Our Climate is Doing What?

    Our Climate is Doing What?

    As climate change becomes increasingly apparent to more and more communities, there is growing interest in planning for this new reality – often called climate change adaptation planning. Like many forms of community planning, climate change adaptation planning requires decision-makers to envision the future of their communities and make well-grounded assumptions about environmental, economic, demographic, and cultural trends that may affect that vision. Climate data and information is necessary for building these assumptions, and many climate change adaptation guides point to the necessity of identifying climate change trends and impacts.

    The U.S. Agency for International Development recommends that planners “identify climate and non-climate stressors” that are likely to interfere with development goals (U.S. Agency for International Development, 2014). The U.S. Environmental Protection Agency suggests that individuals, communities, and enterprises who are managing natural resources should identify their climate change stressors as a first step in climate change adaptation planning (U.S. Environmental Protection Agency, 2014). A planning handbook developed specifically for municipalities begins with the advice to “collect and review important climate information” (Climate Impacts Group, 2007).  Additionally, the Federal Emergency Management Agency will soon require counties to consider climate change-related hazards when updating their Multi-Hazard Mitigation Plans, which are required in order to be eligible to receive certain federal funds. Read more.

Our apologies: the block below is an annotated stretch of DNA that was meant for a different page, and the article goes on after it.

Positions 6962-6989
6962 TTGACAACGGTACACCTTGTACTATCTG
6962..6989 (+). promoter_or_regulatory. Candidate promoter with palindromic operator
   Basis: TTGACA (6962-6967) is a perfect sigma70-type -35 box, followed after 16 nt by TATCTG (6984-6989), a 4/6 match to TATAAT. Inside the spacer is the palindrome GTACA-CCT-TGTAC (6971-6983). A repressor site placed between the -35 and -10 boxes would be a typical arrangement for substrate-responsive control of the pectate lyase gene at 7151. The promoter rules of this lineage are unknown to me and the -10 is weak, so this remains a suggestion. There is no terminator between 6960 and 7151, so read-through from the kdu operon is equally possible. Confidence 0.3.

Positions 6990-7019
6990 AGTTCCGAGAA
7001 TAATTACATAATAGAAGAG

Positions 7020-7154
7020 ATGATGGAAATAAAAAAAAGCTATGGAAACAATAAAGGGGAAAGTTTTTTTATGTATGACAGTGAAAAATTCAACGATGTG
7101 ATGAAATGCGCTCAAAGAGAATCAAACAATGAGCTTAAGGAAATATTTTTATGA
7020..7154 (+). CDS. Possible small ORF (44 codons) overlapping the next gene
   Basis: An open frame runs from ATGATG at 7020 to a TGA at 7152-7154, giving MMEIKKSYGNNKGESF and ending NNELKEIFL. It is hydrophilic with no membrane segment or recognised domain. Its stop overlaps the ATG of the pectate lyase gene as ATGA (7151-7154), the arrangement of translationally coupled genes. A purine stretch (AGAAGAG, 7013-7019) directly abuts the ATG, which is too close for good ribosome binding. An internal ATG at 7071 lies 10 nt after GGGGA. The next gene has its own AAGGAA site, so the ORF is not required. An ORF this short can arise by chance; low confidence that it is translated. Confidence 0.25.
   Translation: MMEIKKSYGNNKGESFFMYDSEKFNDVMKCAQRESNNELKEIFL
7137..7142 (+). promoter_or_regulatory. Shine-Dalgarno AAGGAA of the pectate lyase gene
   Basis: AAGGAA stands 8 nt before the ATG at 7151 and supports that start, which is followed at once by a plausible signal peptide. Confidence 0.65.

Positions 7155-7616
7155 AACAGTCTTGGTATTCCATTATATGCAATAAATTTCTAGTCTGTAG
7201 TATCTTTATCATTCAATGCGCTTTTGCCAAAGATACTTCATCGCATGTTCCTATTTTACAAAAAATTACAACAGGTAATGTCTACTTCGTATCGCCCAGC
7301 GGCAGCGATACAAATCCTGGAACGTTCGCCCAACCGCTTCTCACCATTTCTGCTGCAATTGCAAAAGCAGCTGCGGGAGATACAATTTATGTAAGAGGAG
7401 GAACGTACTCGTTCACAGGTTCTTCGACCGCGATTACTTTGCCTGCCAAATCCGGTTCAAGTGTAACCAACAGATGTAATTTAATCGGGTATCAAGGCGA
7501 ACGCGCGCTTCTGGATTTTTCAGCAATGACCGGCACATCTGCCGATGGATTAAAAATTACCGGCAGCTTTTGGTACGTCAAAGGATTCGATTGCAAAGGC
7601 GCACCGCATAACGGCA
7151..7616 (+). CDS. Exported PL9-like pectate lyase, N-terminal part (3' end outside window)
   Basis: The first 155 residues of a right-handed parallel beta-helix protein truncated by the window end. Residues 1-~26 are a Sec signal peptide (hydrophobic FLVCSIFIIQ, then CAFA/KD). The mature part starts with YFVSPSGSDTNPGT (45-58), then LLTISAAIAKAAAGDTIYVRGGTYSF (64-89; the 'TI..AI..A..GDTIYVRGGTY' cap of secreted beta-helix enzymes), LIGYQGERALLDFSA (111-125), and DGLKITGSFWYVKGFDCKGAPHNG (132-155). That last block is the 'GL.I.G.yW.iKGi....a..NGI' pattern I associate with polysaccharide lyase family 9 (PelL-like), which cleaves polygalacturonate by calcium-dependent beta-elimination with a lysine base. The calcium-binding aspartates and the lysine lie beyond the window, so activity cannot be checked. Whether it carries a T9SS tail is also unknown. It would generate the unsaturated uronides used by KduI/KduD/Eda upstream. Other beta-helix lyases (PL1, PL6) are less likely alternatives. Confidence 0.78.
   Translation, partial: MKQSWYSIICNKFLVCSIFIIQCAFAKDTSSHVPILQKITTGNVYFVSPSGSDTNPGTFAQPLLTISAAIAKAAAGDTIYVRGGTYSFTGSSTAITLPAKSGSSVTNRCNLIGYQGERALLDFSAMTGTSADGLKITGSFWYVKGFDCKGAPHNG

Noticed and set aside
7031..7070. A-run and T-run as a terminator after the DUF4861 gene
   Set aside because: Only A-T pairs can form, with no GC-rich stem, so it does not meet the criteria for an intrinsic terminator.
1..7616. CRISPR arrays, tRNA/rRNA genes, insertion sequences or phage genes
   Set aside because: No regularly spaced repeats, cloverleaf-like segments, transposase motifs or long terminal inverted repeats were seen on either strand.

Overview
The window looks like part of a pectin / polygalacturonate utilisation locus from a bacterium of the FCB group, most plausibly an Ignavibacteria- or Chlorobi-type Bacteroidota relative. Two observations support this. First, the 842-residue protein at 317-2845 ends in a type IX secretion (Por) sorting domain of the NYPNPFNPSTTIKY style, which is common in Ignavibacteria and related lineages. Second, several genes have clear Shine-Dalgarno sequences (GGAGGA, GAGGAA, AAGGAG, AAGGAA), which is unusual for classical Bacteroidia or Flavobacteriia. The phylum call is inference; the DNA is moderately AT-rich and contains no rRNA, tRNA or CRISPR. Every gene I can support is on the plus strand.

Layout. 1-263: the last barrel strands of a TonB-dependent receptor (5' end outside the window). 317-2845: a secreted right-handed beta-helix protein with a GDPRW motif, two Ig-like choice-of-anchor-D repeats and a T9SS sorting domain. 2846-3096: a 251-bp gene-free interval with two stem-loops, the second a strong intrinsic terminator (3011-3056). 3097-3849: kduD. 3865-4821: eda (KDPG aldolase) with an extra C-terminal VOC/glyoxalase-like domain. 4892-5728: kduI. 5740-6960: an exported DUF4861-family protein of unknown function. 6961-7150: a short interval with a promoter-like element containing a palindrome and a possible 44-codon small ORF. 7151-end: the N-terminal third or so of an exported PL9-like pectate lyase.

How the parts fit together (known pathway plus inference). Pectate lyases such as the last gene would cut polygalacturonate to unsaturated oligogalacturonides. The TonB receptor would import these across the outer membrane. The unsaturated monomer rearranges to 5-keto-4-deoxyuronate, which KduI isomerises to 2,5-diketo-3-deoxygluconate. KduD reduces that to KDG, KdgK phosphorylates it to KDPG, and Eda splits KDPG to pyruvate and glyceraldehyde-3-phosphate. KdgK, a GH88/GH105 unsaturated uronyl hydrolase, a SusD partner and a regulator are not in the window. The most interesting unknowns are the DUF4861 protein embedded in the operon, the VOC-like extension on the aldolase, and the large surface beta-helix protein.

This article was published in the Western Rural Development Center’s Rural Connections Spring 2017

    Published on: May 17, 2017

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